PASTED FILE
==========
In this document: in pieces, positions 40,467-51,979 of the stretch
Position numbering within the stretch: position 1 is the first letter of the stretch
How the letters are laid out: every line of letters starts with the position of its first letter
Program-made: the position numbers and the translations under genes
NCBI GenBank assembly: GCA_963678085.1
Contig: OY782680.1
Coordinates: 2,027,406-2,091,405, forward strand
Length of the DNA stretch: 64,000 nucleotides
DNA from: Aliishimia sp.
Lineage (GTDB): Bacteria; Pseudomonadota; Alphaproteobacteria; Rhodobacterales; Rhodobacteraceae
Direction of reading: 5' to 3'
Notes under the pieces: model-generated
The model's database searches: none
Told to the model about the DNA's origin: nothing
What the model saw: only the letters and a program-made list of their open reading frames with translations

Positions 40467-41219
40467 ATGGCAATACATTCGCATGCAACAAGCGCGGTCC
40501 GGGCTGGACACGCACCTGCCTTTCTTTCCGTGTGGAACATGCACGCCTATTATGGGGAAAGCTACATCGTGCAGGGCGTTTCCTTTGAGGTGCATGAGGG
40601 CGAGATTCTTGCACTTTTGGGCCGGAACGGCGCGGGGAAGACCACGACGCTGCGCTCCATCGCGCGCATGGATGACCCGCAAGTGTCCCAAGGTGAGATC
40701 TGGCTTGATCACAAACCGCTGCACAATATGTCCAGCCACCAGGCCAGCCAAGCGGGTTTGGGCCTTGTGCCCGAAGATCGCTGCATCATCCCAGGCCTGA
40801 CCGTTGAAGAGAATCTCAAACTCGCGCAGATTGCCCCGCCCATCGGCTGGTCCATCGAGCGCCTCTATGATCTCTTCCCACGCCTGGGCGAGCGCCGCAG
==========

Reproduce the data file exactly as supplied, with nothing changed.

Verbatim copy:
In this document: in pieces, positions 40,467-51,979 of the stretch
Position numbering within the stretch: position 1 is the first letter of the stretch
How the letters are laid out: every line of letters starts with the position of its first letter
Program-made: the position numbers and the translations under genes
NCBI GenBank assembly: GCA_963678085.1
Contig: OY782680.1
Coordinates: 2,027,406-2,091,405, forward strand
Length of the DNA stretch: 64,000 nucleotides
DNA from: Aliishimia sp.
Lineage (GTDB): Bacteria; Pseudomonadota; Alphaproteobacteria; Rhodobacterales; Rhodobacteraceae
Direction of reading: 5' to 3'
Notes under the pieces: model-generated
The model's database searches: none
Told to the model about the DNA's origin: nothing
What the model saw: only the letters and a program-made list of their open reading frames with translations

Positions 40467-41219
40467 ATGGCAATACATTCGCATGCAACAAGCGCGGTCC
40501 GGGCTGGACACGCACCTGCCTTTCTTTCCGTGTGGAACATGCACGCCTATTATGGGGAAAGCTACATCGTGCAGGGCGTTTCCTTTGAGGTGCATGAGGG
40601 CGAGATTCTTGCACTTTTGGGCCGGAACGGCGCGGGGAAGACCACGACGCTGCGCTCCATCGCGCGCATGGATGACCCGCAAGTGTCCCAAGGTGAGATC
40701 TGGCTTGATCACAAACCGCTGCACAATATGTCCAGCCACCAGGCCAGCCAAGCGGGTTTGGGCCTTGTGCCCGAAGATCGCTGCATCATCCCAGGCCTGA
40801 CCGTTGAAGAGAATCTCAAACTCGCGCAGATTGCCCCGCCCATCGGCTGGTCCATCGAGCGCCTCTATGATCTCTTCCCACGCCTGGGCGAGCGCCGCAG